Judicial Watch launches investigation into David Hartley murder
Colorado native Tiffany Hartley is still seeking justice for her husband, David, who was murdered on the Texas-Mexico border last September. Frustrated with the government's inaction she has turned to watchdog organization Judicial Watch, which will begin an investigation into the murder, believed to have been carried out by Mexican drug cartel pirates. This follows a press conference held yesterday by Texas Representative Ted Poe to bring attention to the case.
Judicial Watch Tiffany Hartley.
"There are a lot of unanswered questions there," says Chris Farrell, Director of Research and Investigations for Judicial Watch. "The State Department, the Department of Justice and the Federal Bureau of Investigation have essentially washed their hands of any active involvement or any sort of efforts to encourage or support or conduct any kind of liaison with their Mexican counterparts."
The Hartley's were jet-skiing on Falcon Lake, which spans the Mexico-Texas border, September 30 when gunmen opened fire on them. David was shot and fell into the water while Tiffany was forced to flee to save her life. David's body has not been recovered. Farrell says the investigation has been left in the hands of the Zapata County Sheriff.
"There is nothing wrong with that, but you would think with the international situation we're in with Americans killed in Mexican waters and it being a border issue, it would seem natural that the State Department and FBI would be involved in trying to support the investigation and get to the bottom of it and recover David Hartley's body," says Farrell. "Instead, they've either walked away completely or are remarkably silent."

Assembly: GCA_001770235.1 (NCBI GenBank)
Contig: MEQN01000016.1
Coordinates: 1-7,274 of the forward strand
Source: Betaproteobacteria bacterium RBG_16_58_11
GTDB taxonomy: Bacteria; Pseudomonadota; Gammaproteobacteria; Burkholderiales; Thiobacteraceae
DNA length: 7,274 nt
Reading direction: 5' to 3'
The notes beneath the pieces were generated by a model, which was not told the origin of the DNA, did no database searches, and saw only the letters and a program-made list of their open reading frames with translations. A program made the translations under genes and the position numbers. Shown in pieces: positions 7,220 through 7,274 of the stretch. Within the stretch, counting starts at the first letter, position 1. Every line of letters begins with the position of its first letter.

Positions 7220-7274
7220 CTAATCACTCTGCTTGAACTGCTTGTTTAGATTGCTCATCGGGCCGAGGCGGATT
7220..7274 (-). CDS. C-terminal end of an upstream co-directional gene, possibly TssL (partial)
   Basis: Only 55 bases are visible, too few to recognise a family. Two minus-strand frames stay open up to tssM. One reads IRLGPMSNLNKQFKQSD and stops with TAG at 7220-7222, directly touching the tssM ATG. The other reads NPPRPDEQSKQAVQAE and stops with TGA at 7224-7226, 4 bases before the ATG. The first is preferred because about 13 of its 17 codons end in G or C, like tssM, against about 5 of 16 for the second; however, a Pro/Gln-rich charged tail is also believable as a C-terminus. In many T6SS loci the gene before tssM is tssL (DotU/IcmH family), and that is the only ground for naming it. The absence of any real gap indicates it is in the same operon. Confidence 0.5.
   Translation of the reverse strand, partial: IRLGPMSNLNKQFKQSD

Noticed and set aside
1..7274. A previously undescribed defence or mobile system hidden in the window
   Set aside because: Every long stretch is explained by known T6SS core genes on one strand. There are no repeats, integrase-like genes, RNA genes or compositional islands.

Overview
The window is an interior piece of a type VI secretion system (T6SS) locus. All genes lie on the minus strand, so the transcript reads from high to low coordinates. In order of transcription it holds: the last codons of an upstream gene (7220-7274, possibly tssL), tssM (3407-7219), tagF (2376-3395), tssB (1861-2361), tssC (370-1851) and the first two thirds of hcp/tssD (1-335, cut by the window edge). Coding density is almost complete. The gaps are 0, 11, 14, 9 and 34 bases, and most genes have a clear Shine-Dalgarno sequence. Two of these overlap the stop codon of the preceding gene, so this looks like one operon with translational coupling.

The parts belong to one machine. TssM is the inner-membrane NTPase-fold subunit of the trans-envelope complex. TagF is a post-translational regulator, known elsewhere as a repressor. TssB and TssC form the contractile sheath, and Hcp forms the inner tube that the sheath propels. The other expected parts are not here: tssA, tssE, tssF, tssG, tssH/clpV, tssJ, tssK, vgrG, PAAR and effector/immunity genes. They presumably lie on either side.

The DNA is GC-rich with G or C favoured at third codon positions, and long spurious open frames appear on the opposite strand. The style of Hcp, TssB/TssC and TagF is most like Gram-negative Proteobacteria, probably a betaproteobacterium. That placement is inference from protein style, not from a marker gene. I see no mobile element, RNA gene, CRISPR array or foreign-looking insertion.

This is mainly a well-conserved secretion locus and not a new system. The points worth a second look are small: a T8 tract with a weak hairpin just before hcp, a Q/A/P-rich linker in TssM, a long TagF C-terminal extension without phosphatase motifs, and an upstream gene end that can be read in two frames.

Farrell says he will collect any and all documents relating to the case from the federal, state and Mexican governments to begin the investigation. Judicial Watch also employs a staff of former law enforcement and intelligence officers, as well as attorneys and journalists who will assist with the investigation. Farrell acknowledges the difficulty this investigation presents.
"In this year alone, 111 Americans have been killed in Mexico and the Mexican law enforcement and judicial system has a zero solvency, zero conviction rate," he says. "Mexicans are either incompetent or corrupt or both, in large part. They have an extraordinarily poor track record when it comes to these matters. That's an enormous problem because the Mexicans are essentially the lead investigative element because of where the murder took place."
But Farrell is determined to pick up where the government seems to have left off.
"I can tell you Tiffany Hartley's number one priority is recovering her husband," he says. "She wants David back. She's realistic about it. She realizes it might not be possible to get him back or it may just be some remains. That's her greatest priority, just to have some respect and honor and to put him to rest. That's her greatest priority, and that's ours. Right behind that is, of course, some kind of justice, some kind of accountability for the guys who did this, but also that the agencies involved step up to the plate and pursue the case."